But that begs the problem of local governments. Why should there be the same type of local government for communities in rural Zamfara State and for urban Lagos or Warri? The uniformity of local governments was imposed on Nigeria by military government in 1978. Why does anybody believe that Abuja has more common sense in the management of our local affairs than the people who live in the localities. Anyone who believes that there would be more justice from Abuja than in the locality should weigh the decision to locate the capital of Delta State at its northernmost periphery. Is there any doubt that if that matter were left to local decision, that the capital of Delta State would be somewhere else — either in the old headquarters of Delta Province at Warri or in a more central location? Such are the wages of military rule.

Over-centralization has led to a major political ailment that is difficult to root out from any nation where it has grown big and intense. It is what political scientists call alienation. In simple terms, Nigerians no longer regard the government that runs their affairs from Abuja as their own. Rulers, including elected legislators, are presumed to be trustees who take care of the affairs of the political community on behalf of its significant constituents. When that expectation fails, the rot of alienation settles into the public square. Alienation is aggravated by the reckless practice of election rigging. On the elections that were conducted in 1998 and 1999 in the Niger Delta, the respected Human Rights Watch has noted as follows:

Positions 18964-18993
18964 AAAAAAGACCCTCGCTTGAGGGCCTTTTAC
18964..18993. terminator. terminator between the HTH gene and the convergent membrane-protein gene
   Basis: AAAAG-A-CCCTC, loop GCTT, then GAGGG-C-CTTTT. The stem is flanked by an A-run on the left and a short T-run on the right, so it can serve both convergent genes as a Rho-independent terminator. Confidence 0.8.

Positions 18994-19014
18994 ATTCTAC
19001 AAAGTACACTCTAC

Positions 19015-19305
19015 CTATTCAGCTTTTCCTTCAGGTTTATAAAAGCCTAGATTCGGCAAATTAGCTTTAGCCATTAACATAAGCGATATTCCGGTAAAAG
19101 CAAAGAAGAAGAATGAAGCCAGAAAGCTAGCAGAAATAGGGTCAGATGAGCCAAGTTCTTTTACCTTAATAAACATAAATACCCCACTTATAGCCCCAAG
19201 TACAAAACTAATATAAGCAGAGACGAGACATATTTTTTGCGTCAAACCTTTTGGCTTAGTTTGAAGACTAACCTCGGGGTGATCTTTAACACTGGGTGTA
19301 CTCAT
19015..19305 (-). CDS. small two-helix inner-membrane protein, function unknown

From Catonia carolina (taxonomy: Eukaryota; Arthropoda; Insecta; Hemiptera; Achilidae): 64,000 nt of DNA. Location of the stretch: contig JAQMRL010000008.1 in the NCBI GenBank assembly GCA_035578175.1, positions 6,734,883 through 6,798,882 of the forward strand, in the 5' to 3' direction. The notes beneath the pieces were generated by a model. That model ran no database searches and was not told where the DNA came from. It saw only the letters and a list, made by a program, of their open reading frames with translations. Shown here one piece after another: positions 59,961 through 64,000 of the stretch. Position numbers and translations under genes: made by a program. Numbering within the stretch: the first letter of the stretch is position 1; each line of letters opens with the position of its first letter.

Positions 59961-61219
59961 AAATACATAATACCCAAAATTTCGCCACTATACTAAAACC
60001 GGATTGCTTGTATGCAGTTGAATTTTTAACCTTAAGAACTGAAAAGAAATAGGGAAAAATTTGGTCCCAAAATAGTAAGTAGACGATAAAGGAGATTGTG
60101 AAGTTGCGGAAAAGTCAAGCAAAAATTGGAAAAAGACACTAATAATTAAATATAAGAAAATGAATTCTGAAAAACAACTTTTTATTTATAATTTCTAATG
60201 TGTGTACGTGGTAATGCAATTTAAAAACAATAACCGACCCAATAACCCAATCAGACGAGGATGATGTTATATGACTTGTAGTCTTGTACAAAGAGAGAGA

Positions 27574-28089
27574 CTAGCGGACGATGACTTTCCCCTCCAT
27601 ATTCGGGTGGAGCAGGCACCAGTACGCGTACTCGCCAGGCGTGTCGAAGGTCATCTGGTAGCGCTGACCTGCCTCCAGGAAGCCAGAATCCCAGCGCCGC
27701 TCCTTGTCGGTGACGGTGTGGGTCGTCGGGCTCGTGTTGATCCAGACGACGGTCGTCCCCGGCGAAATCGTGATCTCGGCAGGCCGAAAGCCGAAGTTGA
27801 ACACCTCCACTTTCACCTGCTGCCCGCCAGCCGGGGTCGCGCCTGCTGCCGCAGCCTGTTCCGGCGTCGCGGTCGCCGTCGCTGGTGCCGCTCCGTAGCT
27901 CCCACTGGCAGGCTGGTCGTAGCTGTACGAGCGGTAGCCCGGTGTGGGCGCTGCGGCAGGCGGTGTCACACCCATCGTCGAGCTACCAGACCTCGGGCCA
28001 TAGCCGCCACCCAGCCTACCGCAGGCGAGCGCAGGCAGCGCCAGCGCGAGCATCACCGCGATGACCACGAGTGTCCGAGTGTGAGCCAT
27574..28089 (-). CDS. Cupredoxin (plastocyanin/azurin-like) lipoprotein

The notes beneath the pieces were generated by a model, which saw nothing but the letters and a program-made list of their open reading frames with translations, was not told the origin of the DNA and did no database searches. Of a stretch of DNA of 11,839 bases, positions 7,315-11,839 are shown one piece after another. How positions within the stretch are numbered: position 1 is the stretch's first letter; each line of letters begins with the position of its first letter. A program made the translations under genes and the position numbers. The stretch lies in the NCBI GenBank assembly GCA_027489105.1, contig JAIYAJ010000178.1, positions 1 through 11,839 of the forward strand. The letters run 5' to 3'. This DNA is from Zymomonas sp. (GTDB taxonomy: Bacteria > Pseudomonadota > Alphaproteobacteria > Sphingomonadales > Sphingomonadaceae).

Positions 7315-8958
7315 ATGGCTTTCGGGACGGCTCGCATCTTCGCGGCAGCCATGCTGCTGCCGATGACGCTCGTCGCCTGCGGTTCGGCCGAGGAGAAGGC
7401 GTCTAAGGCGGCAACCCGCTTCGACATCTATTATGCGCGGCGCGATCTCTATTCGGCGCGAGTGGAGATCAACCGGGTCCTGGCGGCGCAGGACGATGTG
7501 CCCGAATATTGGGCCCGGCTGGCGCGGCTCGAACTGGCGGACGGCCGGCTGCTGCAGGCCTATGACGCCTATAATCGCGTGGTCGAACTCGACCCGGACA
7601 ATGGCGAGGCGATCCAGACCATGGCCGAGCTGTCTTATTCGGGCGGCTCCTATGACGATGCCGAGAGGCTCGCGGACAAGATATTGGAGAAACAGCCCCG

Between December 1998 and February 1999, local, state and federal elections were held in Nigeria, which led to the inauguration on May 29, 1999 of the first civilian government in Nigeria for sixteen years. In the Niger Delta region, these elections were marked by such widespread fraud that, though pleased to be rid of military rule, few members of the electorate regard those “elected” as their real representatives. The current problems in the delta are exacerbated, if not partly caused, by these problems in the electoral process (Human Rights Watch 1999).

It is remarkable that many state and local governments, which are close to the people, have since moved to remedy those electoral abuses by forceful governance for the benefit of their people. On the other hand, Abuja remains distant from the Niger Delta. Its chieftains may rely on another round of rigging of elections in the Niger Delta. If so, the gulf between the Niger Delta and Abuja will remain wide. We expect those who desire victory on account of our votes to come to the Niger Delta, take off their flowing robes, and wade into the mud of the Escrovos River and the fishing boats of the Cross-River. Let them watch at close distance the flaring of gas at Erhoreke. Let them visit polluted ponds. Let them visit Idjerhe to see the source of their wealth. Yes, let them touch the sludge in the Escravos. We do not want them to steal our votes. That will only worsen the rot of corrosive alienation in the Niger Delta. We want them to come and work for our votes. That is the meaning of democracy. The rigging of elections is robbery, a heinous political crime. Worse, it breeds apathy and alienation in the body politic. We should do everything in the Niger Delta to discourage it, because it victimises our people and belittles our chances of ensuring self-determination. The continued rigging of elections under a civilian regime will make it extremely difficult for us all to crawl out of the abyss of political alienation that military rule created in the Niger Delta.